I’m talking about an alternative fuel to wood and a system to transform it into energy, something that is plentiful, so it is cheap and burns relatively cleanly.

No, not cold fusion or hydrogen fuel cells. I’m referring to manure.

In this coffee-rich section of Ethiopia, they are converting livestock manure into clean methane gas for cooking and lighting, which has not only helped small farms but also reduced respiratory illnesses in children who otherwise grow up in smoke filled huts.

I was struck how this single innovation has resulted in radically better circumstances, lifted the hope and happiness of families, and found expression in the quality of the coffee. The resilience, efficiency, and excellence of the farming were truly inspiring. I began to see how their quality of life is linked to the quality of their coffee. I found it remarkable how a little investment in sustainable practices could make lives, the environment, local economies, and products better in tangible ways.

I witnessed such a transformation firsthand, through a 27-year-old coffee farmer named Dukale. I watched as he shoveled cow manure into some kind of underground cistern. The methane gas built up and was piped into a hut and powers a gas-like burner. Because he no longer must depend on wood for fuel or ship in petroleum products over badly rutted roads, Dukale is able to farm more acreage to devote to coffee farming. This allows him to have more crop, which means he can buy more land, hire more help, which provides employment opportunities, and his kids can go to school instead of toiling in the fields. And make no mistake. The coffee is very good, because Dukale can be a successful entrepreneur and invest on growing the coffee the right way instead of doing whatever is expedient.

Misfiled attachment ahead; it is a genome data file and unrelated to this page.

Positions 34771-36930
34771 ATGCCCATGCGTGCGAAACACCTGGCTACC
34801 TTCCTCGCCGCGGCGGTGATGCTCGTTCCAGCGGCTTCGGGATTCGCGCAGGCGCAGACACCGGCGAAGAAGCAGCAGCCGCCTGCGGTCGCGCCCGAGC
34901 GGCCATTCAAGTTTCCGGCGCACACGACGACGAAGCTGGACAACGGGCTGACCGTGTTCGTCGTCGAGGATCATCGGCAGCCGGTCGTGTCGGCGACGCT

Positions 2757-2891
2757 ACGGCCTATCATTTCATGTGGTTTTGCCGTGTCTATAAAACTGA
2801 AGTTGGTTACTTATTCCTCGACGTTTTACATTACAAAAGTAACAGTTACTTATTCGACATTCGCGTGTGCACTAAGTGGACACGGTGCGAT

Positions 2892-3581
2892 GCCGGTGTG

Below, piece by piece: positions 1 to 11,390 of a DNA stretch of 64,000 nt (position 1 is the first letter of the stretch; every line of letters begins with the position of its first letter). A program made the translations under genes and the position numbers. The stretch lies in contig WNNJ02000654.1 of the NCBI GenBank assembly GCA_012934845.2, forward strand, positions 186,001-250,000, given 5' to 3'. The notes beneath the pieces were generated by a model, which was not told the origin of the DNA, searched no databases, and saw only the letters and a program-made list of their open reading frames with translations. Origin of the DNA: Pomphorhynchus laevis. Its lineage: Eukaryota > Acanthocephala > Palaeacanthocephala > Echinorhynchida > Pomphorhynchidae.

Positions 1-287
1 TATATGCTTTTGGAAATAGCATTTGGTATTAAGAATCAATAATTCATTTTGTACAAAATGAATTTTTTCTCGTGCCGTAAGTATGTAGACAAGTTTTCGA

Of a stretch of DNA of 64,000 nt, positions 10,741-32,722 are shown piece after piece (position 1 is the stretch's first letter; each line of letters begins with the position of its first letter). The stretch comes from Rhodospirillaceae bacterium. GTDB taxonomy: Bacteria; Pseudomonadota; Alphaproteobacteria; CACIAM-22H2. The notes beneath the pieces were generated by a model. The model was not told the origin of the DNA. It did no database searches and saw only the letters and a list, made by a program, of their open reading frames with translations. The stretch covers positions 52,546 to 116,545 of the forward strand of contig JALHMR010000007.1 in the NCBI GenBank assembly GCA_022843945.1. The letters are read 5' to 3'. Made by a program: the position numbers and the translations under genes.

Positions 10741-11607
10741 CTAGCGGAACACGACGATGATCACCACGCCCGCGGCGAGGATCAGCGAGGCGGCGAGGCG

And one community, Humbo Village in southwester Ethiopia, by restoring thousands of hectares of land, has reaped the benefits of a carbon-exchange program, selling carbon credits to industrialized nations to fulfill their obligations to reduce greenhouse gas emissions under the Kyoto Protocol.

And all of this because of a methane burner.

Now that, to me, is the greatest gift that technology can offer.

For me, meeting Dukale was during a busy part of my life, and it stopped me in my tracks. It made me reassess everything that I was doing, why I was doing it, and what was really important. It doesn’t matter where we come from. I’m from Australia, and I live in New York. If you ask me what the most important things are to me, I’d say my family and my ability to look after them. If you ask Dukale, he’d say the same thing. We’re really not that different.

So I couldn’t just watch or talk about it. I had to do something. Although there are numerous grant and commercial options available, none provide the structure, access to markets, and long-term support necessary. It seemed that the best way for me to be involved was to start a coffee company. But my hope is that such a business will be part of something bigger.

Coffee in its ubiquity may seem a trivial matter. In fact, it is something that can tie us together and create a conduit to help us tackle some of the biggest issues the planet is facing – from the environment to global poverty.

Remember that the next time you savor a cup.

[Image courtesy furtwangl]